So How Does It Perform?
The easiest way to test how it can perform is to run a few bench tests. Due to some issues being had with Blackmagic Disk Speed, I opted for AJA System Test. Primarily choosing the following video resolutions of 4k, 1080 and 720 all at 10 bit and 8 to 4GB file sizes to try and put the drive through its paces of reading and writing. After all, we’re interested in the performance of the read and write correct?
First up, 720 at 10bit with a 4.0 GB file size. Overall the read and writes speeds kept close to the 233 MBps that Western Digital specs for this product.
Finally, 4k at 10-bit and 8GB file size. The WD My Passport Pro 4TB drive was able to maintain the 200MBps for both reading and writing. Which is great news for those who are looking towards getting info the higher resolution of the 4k world.
WDl claims that one will be able to obtain up to 233MBps in read and write performance with their My Passport Pro 4TB drive. I was glad to see that the drive could average 200MBps on both read and write. Having a company say what you should be able to get out of their device performance wise, and then actually being able to do it, is a great checkmark in my book. No matter which size of video I used or what resolution I choose, the drive would perform exceptionally well.
The WD My Passport Pro 4TB Thunderbolt drive does what it says it will do, and it does it without sacrificing the read and write performance. The ~200MBps read and write speeds will keep you editing high-definition videos without having to worry about running out of room. In my particular case, the My Passport Pro will allow me to edit my camera’s RAW files (approximately 25MB each) without a laggy experience that my current USB2.0 drives give me. I also don’t have to worry about running out of room anytime either as 4TB is quite the storage space for mobile use. I am giddy to make use of this Thunderbolt port more frequently now that I have something to plug into it.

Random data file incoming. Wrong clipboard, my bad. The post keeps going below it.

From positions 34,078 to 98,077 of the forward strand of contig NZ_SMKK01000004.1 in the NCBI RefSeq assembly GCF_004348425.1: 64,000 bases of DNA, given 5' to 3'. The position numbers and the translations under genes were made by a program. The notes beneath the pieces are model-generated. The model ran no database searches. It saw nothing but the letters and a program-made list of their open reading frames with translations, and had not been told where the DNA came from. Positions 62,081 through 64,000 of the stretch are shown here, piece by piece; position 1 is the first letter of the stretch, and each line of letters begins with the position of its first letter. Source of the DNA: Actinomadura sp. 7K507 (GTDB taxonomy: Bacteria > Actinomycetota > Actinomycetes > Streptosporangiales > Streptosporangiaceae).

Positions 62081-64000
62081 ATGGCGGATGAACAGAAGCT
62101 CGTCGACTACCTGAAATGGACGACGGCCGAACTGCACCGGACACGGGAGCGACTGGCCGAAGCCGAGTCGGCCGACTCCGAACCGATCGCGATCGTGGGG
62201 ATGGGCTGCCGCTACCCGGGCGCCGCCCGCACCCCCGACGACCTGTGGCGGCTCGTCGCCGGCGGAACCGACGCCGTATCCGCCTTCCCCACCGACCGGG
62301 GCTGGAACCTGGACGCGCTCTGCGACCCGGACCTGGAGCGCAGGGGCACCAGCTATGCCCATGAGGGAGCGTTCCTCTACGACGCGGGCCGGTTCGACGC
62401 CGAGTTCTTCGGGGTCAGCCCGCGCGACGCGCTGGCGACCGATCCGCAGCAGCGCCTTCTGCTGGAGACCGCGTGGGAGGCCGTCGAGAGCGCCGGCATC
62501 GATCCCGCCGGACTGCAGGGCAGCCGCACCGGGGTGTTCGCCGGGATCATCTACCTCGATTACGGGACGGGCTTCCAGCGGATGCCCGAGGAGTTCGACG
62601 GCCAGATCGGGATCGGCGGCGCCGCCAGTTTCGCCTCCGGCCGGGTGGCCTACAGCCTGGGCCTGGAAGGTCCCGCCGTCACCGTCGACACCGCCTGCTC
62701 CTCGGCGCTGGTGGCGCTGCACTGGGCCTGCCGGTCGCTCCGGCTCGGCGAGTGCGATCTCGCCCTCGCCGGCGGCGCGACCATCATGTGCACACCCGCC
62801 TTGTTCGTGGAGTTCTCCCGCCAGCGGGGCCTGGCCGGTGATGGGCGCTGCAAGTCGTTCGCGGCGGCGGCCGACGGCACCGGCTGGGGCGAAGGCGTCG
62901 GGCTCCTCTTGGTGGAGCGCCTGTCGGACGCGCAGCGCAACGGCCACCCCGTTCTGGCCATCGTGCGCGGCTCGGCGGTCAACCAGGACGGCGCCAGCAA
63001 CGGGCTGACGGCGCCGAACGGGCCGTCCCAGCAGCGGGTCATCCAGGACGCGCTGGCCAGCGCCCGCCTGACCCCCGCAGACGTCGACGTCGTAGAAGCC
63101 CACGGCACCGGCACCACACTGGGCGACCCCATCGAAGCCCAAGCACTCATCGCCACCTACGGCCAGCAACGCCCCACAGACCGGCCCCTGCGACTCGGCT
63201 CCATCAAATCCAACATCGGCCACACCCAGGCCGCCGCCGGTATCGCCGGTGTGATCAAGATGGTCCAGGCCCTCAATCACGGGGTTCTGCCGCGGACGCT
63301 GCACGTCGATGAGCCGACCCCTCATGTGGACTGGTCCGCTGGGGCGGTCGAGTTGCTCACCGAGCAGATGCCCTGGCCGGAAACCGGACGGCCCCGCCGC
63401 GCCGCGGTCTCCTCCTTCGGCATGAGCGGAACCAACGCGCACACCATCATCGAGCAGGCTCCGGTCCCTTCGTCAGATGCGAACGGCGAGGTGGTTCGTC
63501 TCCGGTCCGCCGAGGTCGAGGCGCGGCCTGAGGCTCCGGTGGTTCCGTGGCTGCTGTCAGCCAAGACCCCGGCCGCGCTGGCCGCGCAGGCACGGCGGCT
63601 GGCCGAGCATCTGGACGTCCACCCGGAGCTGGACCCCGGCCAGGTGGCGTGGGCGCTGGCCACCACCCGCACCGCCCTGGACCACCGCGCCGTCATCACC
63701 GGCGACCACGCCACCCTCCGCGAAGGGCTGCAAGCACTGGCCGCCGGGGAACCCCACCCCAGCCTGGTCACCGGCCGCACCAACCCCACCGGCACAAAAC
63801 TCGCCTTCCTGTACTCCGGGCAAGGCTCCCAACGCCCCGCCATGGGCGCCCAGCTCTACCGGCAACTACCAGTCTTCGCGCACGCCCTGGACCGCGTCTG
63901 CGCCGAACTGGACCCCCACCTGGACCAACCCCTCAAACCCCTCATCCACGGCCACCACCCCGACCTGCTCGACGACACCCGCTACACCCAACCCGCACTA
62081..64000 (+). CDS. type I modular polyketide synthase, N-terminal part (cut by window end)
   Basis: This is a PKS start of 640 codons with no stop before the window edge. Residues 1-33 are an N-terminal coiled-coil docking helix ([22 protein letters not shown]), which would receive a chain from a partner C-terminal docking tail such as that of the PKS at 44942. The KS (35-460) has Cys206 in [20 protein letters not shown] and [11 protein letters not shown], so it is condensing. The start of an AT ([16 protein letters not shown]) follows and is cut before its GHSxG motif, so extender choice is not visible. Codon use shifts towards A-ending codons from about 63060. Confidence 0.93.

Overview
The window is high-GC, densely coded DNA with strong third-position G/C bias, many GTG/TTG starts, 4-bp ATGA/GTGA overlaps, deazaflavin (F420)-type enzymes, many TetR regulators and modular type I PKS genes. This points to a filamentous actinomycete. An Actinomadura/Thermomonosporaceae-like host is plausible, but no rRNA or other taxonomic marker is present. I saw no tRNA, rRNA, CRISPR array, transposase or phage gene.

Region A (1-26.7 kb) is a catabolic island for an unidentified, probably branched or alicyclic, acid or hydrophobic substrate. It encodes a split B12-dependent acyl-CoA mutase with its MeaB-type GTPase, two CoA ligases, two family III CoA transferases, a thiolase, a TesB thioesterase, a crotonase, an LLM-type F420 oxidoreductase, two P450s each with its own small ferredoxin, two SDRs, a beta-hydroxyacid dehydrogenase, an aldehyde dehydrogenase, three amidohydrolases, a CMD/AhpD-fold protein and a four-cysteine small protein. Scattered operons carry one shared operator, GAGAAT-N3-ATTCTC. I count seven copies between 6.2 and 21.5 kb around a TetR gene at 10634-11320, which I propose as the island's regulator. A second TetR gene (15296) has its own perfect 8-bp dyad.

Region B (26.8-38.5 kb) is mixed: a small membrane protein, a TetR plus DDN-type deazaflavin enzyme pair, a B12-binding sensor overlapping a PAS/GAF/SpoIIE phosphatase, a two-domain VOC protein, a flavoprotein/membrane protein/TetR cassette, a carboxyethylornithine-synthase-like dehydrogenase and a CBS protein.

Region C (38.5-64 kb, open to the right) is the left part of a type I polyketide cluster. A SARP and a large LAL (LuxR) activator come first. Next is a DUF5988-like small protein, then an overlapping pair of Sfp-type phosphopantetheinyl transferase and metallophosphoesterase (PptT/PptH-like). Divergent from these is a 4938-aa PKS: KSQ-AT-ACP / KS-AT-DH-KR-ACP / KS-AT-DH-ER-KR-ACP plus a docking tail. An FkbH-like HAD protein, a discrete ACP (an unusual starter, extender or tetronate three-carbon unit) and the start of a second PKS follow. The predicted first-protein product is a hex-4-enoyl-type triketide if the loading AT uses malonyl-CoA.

The WD My Passport Pro does occupy the only Thunderbolt port I have on my Macbook Air and the weight of the drive might deter some people. It also, does not have a pass through, allowing daisy chaining of other Thunderbolt devices, like some other products on the market. But it is a lot of storage and performance in this footprint.
If you’re looking for a portable external storage solution, one that does not rely on the use of an Internet connection, I would recommend getting your hands on the WD My Passport Pro 4TB drive with Thunderbolt. If your needs don’t require the speed of the RAID0 configuration, but you want the redundancy of the dual internal drives in RAID1 configuration, then this is also a great solution to look at, for an on the go solution. Especially since it does not make use of an external power source, as it draws its power through the Thunderbolt cable. And when you’re on the go, it’s nice to have one less cable to carry, or forget, right?
- Real Thunderbolt transfer speeds of up to 233 MBps
- Integrated Thunderbolt cable means one less thing to buy
- RAID 0, RAID 1 or JBOD configuration
- Relatively small foot print for storage of this size
- Integrated Thunderbolt cable, could be a point of failure (not user replaceable)
- Weight is on the hefty side for a portable
- No extra Thunderbolt port on device for daisy chaining
Overall Rating: 9.0 / 10.0
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